See Tax Alert 2023-1012

2/17/23 – Notice 2023-20, interim guidance for insurance companies and others for the CAMT

guidance for the determination of adjusted financial statement income as it relates to (1) variable contracts and similar contracts, (2) funds withheld reinsurance and modified coinsurance agreements, and (3) the basis of assets held by certain previously tax-exempt entities with a “fresh start” basis adjustment

See Tax Alert 2023-0384

3/9/23 – Notice 2023-24, nuclear credit (45J)

(1) guidance for computing the credit, (2) the amount of unutilized NMCL, (3) the procedures for taxpayers to apply for, and the IRS to allocate, the unutilized NMCL, and (4) transfer of the IRC Section 45J credit to an “eligible project partner”

See Tax Alert 2023-0504

3/31/23 – Proposed regulations (REG-120080-22) on domestic sourcing requirements for 30D EV credit

sources of a single applicable critical mineral may have multiple procurement chains if one source of the applicable critical mineral undergoes the same extraction, processing, or recycling process in different locations

See Tax Alert 2023-0660

 4/4/23 – Notice 2023-29, “energy communities”

6/15/23 – Notice 2023-45 updates Notice 2023-29

6/15/23 – Notice 2023-47, energy community bonus

for purposes of the production tax credit (PTC) under IRC Sections 45 and 45Y and the investment tax credit (ITC) under IRC Sections 48 and 48E for electricity facilities

clarifies that it applies to taxpayers that begin construction on or after Jan. 1, 2023,

clarifies requirements brownfield site definition for the clean energy ITC and PTC:

Updates on eligibility for the bonus based on updated local unemployment rate data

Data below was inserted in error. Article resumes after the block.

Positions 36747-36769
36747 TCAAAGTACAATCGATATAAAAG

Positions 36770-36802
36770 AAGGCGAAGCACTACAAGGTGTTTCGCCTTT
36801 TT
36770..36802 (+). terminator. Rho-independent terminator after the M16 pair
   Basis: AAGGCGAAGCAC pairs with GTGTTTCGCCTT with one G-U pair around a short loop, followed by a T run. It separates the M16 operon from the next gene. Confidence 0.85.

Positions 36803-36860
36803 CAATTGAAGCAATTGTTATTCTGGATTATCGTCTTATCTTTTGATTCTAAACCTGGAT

See Tax Alert 2023-0675

See Tax Alert 2023-1083

5/12/23 – Notice 2023-38, domestic content bonus under IRC Sections 45, 45Y, 48, and 48E

addresses how to categorize common solar, wind and energy storage components for purposes of the manufactured products requirements

See Tax Alert 2023-0908

5/31/23 – Proposed regs (REG-110412-23) on Low-Income Communities Bonus Credit

definitions and requirements that would be applicable for the program allocating the calendar year 2023 capacity limitation

See Tax Alert 2023-1018

6/7/23 – Notice 2023-42, CAMT

waives addition to tax under Section 6655 for a corporation’s failure to make estimated tax payments of its CAMT under IRC Section 55 for a tax year beginning after December 31, 2022, and before January 1, 2024

See Tax Alert 2023-1038

6/14/23 – Proposed regulations (REG-101610-23) on tax credit transferability

11 credits eligible: alternative fuel vehicle refueling (IRC Section 30C), renewable electricity production (IRC Section 45), carbon oxide sequestration (IRC Section 45Q), nuclear power production (IRC Section 45U), clean hydrogen production (IRC Section 45V), advanced manufacturing production (IRC Section 45X), clean electricity production (IRC Section 45Y), clean fuel production (IRC Section 45Z), energy (IRC Section 48), advanced energy projects (IRC Section 48C), and clean electricity investment (IRC Section 48E)